I’ve blogged before that I’m not all that interested in sports. Not as a spectator. Not as a player. And I think part of that stems from living in a neighborhood where people are so completely over-the-top about sports. You can’t just sign your kid up for a baseball team at the local park district, you have to get him on a traveling team and plan your vacations around his all-star game schedule. And if he plays basketball, you’ll need to sign up for special shooting clinics. And football? Well, he’s going to need a personal trainer at the very least. It’s gotten so bad that parents actually talk as if they are grooming 7-year-olds for college scholarships. But Kenny Chesney has changed my mind.
Now that his “Boys of Fall” is on the radio all the time, I can see the joy in football. Specifically, the team spirit of it all. I know that his song paints a very vivid picture of what a high school football team means in a small town: sports-page clippings on the coffee shop wall, players wearing their game-day jerseys in the hallways at school, calling out “Yes, sir, we want the ball,” and helmets, cleats and shoulder pads. I can see all that in my head without even watching the video. But what I hear when I listen to the lyrics is the message about “I got your number, I got your back, when your back’s against the wall.” And most importantly, “You mess with one man, you got us all.”
When I heard the title of this song, I just assumed it would be a deafening rocker that would serve as an anthem at pre-game pep rallies. I had no idea it would be a country ballad powerful enough to take me from an anti-football mom to the one who’s counting the days until tryouts.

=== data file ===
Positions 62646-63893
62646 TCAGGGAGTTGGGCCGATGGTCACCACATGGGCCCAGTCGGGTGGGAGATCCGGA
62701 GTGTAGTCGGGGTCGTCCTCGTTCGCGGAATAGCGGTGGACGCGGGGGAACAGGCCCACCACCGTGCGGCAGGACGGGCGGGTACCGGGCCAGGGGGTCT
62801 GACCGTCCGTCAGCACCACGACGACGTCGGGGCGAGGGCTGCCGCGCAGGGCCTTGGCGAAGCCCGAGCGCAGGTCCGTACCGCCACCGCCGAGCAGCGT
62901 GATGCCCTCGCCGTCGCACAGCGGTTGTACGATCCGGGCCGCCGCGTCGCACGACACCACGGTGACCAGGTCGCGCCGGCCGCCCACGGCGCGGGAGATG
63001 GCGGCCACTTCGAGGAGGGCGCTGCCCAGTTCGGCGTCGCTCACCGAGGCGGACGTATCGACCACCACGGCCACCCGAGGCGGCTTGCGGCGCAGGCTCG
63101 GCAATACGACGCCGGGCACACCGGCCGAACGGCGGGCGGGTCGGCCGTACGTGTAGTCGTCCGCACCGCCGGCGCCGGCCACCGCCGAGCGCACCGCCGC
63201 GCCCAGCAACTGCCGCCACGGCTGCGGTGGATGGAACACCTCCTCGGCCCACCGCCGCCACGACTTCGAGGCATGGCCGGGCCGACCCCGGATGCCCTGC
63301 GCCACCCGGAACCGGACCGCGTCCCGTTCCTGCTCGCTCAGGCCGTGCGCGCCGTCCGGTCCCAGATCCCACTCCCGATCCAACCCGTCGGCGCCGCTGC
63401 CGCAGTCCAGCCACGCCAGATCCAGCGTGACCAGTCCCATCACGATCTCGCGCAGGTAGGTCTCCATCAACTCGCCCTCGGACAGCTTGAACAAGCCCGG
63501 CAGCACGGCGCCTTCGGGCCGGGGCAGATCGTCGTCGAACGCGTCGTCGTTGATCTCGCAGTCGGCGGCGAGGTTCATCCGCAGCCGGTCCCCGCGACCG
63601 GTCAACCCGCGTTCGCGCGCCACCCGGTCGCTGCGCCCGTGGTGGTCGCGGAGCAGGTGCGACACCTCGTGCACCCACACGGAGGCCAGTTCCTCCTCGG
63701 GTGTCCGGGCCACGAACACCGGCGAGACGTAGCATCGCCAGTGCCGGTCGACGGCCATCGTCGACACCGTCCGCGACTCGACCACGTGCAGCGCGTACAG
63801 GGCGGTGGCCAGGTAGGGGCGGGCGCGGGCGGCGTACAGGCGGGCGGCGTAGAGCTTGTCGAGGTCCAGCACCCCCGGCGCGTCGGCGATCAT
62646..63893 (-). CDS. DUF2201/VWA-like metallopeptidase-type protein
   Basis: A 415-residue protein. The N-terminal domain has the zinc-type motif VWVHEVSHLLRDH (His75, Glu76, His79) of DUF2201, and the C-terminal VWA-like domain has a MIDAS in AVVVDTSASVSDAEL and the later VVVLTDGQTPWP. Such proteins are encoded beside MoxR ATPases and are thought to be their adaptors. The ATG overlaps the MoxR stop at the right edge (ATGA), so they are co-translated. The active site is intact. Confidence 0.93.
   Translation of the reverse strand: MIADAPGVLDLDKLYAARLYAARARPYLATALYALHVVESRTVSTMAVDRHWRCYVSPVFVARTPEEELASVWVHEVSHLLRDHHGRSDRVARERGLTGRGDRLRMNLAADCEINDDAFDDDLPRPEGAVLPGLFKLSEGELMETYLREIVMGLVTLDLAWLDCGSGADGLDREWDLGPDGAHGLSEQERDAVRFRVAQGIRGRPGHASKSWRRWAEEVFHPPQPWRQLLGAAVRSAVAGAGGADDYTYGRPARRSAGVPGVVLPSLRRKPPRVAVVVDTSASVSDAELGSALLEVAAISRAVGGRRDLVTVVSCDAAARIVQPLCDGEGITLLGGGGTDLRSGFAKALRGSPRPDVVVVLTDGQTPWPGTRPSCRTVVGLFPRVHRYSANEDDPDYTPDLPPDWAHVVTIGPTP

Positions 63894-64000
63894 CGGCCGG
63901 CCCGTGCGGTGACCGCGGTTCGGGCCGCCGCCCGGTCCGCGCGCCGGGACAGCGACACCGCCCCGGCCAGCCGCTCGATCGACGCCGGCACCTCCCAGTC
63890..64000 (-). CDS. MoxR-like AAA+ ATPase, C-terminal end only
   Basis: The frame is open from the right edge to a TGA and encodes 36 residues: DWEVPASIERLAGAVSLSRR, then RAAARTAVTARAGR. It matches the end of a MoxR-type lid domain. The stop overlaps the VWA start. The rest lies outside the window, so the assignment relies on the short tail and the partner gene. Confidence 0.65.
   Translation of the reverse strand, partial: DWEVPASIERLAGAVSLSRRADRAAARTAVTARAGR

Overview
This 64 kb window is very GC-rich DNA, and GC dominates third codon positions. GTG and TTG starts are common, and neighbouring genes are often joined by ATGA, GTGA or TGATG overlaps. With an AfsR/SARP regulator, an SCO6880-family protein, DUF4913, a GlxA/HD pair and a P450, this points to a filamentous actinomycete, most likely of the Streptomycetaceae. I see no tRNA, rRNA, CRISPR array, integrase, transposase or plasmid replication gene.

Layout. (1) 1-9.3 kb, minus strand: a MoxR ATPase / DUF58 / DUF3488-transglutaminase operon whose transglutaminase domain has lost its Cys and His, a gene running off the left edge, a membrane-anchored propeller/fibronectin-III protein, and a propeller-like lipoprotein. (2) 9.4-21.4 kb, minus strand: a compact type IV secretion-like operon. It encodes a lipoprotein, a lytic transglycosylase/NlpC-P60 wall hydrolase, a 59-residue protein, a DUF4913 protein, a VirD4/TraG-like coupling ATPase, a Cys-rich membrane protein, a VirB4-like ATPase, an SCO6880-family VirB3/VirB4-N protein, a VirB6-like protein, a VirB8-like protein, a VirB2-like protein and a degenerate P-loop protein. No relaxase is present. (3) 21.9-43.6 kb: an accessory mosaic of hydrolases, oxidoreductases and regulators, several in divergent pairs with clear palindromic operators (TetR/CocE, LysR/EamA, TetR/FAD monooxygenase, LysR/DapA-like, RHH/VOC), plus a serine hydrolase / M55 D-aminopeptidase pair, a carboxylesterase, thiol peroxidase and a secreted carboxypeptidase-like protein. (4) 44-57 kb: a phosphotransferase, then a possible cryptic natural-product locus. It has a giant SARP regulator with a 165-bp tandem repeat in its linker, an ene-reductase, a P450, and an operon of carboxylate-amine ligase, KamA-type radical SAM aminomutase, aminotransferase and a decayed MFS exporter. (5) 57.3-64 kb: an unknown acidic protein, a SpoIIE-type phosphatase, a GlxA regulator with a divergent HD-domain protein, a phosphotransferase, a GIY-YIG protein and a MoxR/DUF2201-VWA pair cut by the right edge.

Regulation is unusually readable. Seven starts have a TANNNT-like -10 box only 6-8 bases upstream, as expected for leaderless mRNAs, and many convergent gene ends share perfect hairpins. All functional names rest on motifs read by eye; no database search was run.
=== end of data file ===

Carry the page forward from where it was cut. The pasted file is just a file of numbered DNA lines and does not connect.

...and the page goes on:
If it was not for Jerrod Niemann’s swift rise to fame, and his very infectious “Lover, Lover,” I might never have heard of Sonia Dada. Neimann remade the group’s 1992 hit, “You Don’t Treat Me No Good,” into “Lover, Lover.” And if it was not for Kenny Chesney’s “Down the Road,” I might not have taken it upon myself to fall in love with Mac McAnally’s music, as he sings the thoughts of a hesitant father on that tune. And really, I might not have paid enough attention to Kelly Clarkson until she andReba McEntire came together for that unforgettable collaboration on Clarkson’s “Because of You.”
When two like-minded artists get together on a song (like, say, Kellie Pickler andTaylor Swift on “The Best Days of Your Life,” or Trace Adkins and Blake Shelton on”Hillbilly Bone”), it makes perfect sense. But when they branch out a little (Taylor Swift and John Mayer on “Half of My Heart,” for example), it always takes me by surprise. And I usually love the results. It’s often the same with remakes of songs I’d never heard of. When Miranda Lambert put Gillian Welch’s “Dry Town” on her Crazy Ex-Girlfriend album, I immediately looked into more of the Americana singer-songwriter’s music.
There are days, though, when I like the cover song and the cover song only, like when Dierks Bentley put the 26-year-old “Pride (In the Name of Love)” on his new album, Up on the Ridge. I already knew the U2 song. Who doesn’t? But I never really paid much attention to it. Never even liked it. Now that Bentley’s singing it, with Del McCoury on vocals, I dig what they’ve done with it.